What The World Needs Now Is A Little Less Kindness

August 4th, 2005 · No Comments
by Booksquare

We’ve said it before and we’ll say it again: anyone who thinks sisterhood means playing nice all the time, well, you don’t have sisters. In our (never humble) opinion playing nice in reviews does any genre a disservice. Many years ago, a consensus emerged among a group of romance reviewers, resulting in a policy that basically said “If I can’t say something nice, I won’t say anything at all. And trust me when I say I’m going to say something nice, regardless.” This lead to, as HelenKay Dimon notes:

. . .many review sites purport to be neutral but aren’t all that honest. Either that or the reviewers actually do love every single thing they read, which is hard to imagine.

Putting aside the idea that a bad review generates lots of interest (and a nasty review? Hello!), reviews are opinions. Some are, happily, more informed than others. Pretending that every book published is wonderful hurts readers and authors. If women’s fiction, including romance, is to be taken seriously, it must take itself seriously. Don’t worry about image; worry about writing better books. And critical reviews help in that process.

HelenKay and Wendy Duren started Paperback Reader to address the dearth of intelligent, critical reviews in the romance genre. They’re actually doing things like discussing plot and character. Not from the perspective of offering a quick synopsis and character sketch, but actually looking at plot and character from a critical perspective. Once you do this, many romance novels are going to be found wanting (heck, many novels of all types will be found wanting).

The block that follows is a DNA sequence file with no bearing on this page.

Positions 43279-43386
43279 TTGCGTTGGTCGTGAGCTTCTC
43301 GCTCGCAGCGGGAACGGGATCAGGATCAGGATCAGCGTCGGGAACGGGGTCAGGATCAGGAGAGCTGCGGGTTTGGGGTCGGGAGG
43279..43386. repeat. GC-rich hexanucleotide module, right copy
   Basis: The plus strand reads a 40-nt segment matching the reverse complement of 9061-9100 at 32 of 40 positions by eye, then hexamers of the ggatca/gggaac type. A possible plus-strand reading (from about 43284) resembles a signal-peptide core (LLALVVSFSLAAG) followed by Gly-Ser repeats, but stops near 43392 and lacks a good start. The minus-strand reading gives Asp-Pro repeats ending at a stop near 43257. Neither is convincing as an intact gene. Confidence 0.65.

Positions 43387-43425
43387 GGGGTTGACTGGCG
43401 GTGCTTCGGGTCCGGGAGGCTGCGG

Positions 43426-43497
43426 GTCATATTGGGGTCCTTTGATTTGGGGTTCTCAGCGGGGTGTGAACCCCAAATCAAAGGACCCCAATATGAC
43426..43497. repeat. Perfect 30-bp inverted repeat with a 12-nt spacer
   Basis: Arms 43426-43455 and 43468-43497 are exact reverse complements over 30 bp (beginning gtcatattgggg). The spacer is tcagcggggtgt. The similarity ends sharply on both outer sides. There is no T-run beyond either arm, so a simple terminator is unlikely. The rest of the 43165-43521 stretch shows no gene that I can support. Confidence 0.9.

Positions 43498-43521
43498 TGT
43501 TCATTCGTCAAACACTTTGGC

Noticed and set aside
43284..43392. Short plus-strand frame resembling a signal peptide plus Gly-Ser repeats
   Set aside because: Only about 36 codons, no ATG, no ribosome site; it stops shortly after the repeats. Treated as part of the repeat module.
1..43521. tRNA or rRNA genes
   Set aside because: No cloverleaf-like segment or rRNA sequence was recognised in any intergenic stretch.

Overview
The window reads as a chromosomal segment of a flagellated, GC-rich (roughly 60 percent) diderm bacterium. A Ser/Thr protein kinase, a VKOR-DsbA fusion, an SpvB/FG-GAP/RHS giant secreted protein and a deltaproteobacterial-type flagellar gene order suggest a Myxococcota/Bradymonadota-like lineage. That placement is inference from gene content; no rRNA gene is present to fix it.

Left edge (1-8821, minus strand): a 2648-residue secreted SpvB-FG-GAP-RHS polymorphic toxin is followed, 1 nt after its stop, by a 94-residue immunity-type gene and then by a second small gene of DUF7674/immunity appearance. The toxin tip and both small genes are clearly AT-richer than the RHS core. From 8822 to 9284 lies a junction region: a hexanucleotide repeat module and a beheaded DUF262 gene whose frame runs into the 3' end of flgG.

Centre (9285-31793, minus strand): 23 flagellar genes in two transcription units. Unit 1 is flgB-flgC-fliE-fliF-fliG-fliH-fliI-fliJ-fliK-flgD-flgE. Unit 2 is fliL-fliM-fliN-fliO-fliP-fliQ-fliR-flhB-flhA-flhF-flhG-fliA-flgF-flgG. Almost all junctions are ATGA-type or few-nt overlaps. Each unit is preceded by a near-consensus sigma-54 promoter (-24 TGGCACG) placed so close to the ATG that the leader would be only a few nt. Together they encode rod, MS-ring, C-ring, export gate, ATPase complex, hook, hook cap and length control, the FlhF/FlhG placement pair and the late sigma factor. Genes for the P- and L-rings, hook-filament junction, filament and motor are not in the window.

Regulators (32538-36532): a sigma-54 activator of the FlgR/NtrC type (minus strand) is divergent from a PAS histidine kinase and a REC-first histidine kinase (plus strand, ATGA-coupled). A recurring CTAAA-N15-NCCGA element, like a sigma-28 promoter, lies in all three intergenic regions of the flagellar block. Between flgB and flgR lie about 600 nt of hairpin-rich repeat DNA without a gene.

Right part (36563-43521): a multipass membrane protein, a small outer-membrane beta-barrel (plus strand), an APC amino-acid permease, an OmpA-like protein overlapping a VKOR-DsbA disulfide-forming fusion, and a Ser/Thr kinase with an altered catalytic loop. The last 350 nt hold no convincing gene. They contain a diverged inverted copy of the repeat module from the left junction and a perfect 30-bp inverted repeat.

Yet, some still persist in insisting on playing nicey-nice, as HelenKay notes after the two, independently of one another, found a book that didn’t make the grade:

The more confusing idea was the theory that I somehow had an obligation as a fellow romance writer not to say anything bad about a romance book. Ever. To take this another step, that would mean as a writer I have to turn off my reader abilities or run the risk of hurting the genre. I could not disagree more.

Look at the number of books that come and go without a whimper. Look at the books that remain favorites, books of all genres, year after year. These are books that have strong characterization, strong plots (maybe fantastic plots, but even the “it can’t happen” is believable), strong setting, strong writing. These are books that aren’t forgotten before they hit the already-read pile.

File Under: Square Pegs